This article considers Scott’s late fiction by examining its treatment of the body and in particular the ways in which it challenges a Cartesian split between mind and body. More specifically, it explores the ways in which broken and fragmented bodies are presented in Castle Dangerous and Count Robert of Paris, Scott’s last two novels. It also examines the ways in which Scott explores issues of bodily and gender performance in these texts and interrogates these acts via the theories of Judith Butler. It relates these “bodily” challenges to essentialist ideas of identity and binary notions of gender to a more widespread resistance to closure and epistemological certainty in Scott’s work, thus arguing that rather than embodying the last works of an author approaching death, these texts offer a resistance to death through their disruption of bodily stability. This article builds on the editorial reconstruction of these late fictions by the Edinburgh Edition of the Waverley Novels and on some recent re-evaluations of these particular texts. By doing so it seeks to suggest one of the many ways in which Scott’s fiction has been “re-awakened” by recent scholarship.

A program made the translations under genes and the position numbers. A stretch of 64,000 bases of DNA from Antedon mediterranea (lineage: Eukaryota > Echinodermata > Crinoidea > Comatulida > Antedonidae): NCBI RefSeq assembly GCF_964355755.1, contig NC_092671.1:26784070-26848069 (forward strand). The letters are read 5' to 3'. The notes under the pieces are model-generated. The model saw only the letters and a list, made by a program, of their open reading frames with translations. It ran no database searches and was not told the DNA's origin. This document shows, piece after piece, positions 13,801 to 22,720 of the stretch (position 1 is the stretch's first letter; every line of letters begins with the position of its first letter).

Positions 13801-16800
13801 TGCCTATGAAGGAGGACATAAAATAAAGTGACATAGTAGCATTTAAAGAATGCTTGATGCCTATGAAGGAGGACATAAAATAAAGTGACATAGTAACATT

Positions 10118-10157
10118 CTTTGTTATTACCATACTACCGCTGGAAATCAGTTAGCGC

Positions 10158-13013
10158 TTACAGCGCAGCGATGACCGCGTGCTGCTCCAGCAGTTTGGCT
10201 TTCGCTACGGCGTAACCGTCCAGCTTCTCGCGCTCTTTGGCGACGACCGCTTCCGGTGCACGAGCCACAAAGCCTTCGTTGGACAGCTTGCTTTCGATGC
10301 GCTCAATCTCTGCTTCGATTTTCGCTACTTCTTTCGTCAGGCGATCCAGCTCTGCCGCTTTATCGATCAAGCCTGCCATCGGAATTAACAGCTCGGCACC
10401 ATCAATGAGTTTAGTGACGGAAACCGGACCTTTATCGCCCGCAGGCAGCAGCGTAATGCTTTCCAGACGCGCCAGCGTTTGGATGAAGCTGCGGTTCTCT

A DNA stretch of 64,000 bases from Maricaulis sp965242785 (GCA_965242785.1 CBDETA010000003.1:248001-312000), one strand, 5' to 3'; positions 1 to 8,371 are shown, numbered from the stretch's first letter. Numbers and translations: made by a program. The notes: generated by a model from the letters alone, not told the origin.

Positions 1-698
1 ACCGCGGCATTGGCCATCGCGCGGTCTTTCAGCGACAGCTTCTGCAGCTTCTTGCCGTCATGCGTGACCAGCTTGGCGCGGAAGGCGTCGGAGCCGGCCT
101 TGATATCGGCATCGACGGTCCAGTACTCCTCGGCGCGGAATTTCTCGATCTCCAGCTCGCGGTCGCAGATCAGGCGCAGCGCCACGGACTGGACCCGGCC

KEYWORDS:Walter Scott, Count Robert of Paris, Castle Dangerous, abject bodies, Judith Butler, gender